But the Astrotourbillon Carbon Crystal points the way to the future of watchmaking at Cartier, as more of the practical innovations from the ID series make their way into production timepieces.

Large at 47 mm in diameter, the Astrotourbillon is made from a niobum-titanium alloy, making it lightweight. Only 50 pieces will be made with a retail price of S$270,000 including 7% tax (~US$217,000).


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Presenting the winners of the Grand Prix d’Horlogerie de Genève 2013

The Grand Prix d’Horlogerie de Genève 2013 concluded yesterday with 15 prizes awarded to a diverse array of timepieces, with a surprisingly heavy inclination towards independent watchmakers.

Perhaps the closest the watch world has to the Oscars, the prize presentation ceremony of the Grand Prix d’Horlogerie de Genève 2013 took place a few hours ago at the Grand Théâtre de Genève. 

Girard-Perregaux took home the top award of the evening, the “Aiguille d’Or” Grand Prix, for its Constant Escapement. Notably, independent watchmakers featured prominently amongst the winners, including Vianney Halter for the Innovation Prize.

Here is the list of winners:

“Aiguille d’Or” Grand Prix

Awarded to the best watch overall in the contest

Girard-Perregaux, Constant Escapement

Grande Complication Prize

Watches featuring three major complications or two major complications plus several minor ones


Public Prize

For the watch with the most votes from the public, garnered online and at the exhibitions of the competing watches prior to the prize ceremony

A. Lange & Söhne, 1815 Rattrapante Perpetual Calendar

Ladies’ Complications Watch Prize

Ladies’ watches with one or more complications

Van Cleef & Arpels, Lady Arpels Ballerine Enchantée 

Ladies’ Watch Prize

Ladies’ watches with no complications

DeLaneau, Rondo Translucent Champagne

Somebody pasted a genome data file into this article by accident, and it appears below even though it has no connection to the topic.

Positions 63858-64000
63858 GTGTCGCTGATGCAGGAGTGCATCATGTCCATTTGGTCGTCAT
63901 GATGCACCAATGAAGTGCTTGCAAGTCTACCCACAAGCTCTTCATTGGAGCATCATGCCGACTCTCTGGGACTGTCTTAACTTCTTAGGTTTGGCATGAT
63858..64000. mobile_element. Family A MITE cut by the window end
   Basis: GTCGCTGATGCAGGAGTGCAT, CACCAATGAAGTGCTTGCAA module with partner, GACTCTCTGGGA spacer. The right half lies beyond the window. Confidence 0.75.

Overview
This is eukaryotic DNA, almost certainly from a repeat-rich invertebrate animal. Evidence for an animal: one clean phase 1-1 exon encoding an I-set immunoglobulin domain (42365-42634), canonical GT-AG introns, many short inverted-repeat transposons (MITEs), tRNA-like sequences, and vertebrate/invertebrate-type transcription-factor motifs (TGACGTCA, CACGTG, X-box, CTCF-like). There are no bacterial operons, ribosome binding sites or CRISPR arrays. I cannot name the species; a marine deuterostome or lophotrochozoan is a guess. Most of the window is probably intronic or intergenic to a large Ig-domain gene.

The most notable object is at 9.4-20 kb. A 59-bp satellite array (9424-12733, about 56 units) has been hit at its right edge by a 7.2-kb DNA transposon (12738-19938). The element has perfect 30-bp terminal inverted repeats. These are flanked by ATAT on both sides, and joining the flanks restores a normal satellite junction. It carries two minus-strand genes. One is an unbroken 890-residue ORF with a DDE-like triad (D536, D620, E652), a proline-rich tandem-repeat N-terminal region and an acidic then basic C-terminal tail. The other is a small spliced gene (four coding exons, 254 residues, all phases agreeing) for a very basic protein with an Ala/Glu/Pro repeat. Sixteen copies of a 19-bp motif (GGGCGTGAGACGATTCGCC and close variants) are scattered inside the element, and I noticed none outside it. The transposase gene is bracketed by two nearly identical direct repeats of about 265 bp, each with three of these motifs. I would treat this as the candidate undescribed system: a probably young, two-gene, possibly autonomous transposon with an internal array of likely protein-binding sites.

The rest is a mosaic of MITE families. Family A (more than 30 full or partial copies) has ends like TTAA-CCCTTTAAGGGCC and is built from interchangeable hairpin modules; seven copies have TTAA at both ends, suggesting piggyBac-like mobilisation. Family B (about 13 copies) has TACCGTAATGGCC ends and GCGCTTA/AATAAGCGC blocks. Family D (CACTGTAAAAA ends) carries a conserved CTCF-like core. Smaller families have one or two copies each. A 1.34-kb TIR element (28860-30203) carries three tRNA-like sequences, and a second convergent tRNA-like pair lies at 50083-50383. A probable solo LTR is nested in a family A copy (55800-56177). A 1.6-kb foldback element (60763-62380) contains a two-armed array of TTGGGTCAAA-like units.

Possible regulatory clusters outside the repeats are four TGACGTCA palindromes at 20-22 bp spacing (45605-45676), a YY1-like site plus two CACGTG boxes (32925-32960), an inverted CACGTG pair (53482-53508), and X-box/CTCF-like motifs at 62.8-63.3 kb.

Men’s Complications Watch Prize

Men’s watches with one or more complications

Romain Gauthier, Logical One

Men’s Watch Prize

Men’s watches with no complications

Voutilainen, V-8R

Innovation Prize

For technical innovation or innovative design

Vianney Halter, Deep Space Tourbillon 

Jewellery Watch Prize

For mastery of jewellery making and gemsetting

Chopard, L’Heure du Diamant 

Artistic Crafts Watch Prize

For exceptional mastery of one or several artistic techniques like enamelling or engraving

Chanel, Mademoiselle Privé Camélia Brodé 

Sports Watch Prize

Sports watches water-resistant to at least 100 m and shock resistant according to ISO1413

Zenith, El Primero Stratos Flyback Striking 10th

“Petite Aiguille” Watch Prize

Watches with retail price of below SFr7500 (~US$8200)

Habring2, Jumping Second Pilot

Revival Prize

Best watch in the contest that offers a contemporary reinterpretation or reissue of an iconic old model

Tudor, Heritage Black Bay

Horological Revelation Prize

An optional prize awarded at the discretion of the jury for a watch, created by a young brand (less than five years of existence since the first model was commercialised) and entered in one of the ten categories

Ressence, Type 3 

Special Jury Prize

Awarded to a person or institution that has been instrumental in promoting high-quality watchmaking

Philippe Dufour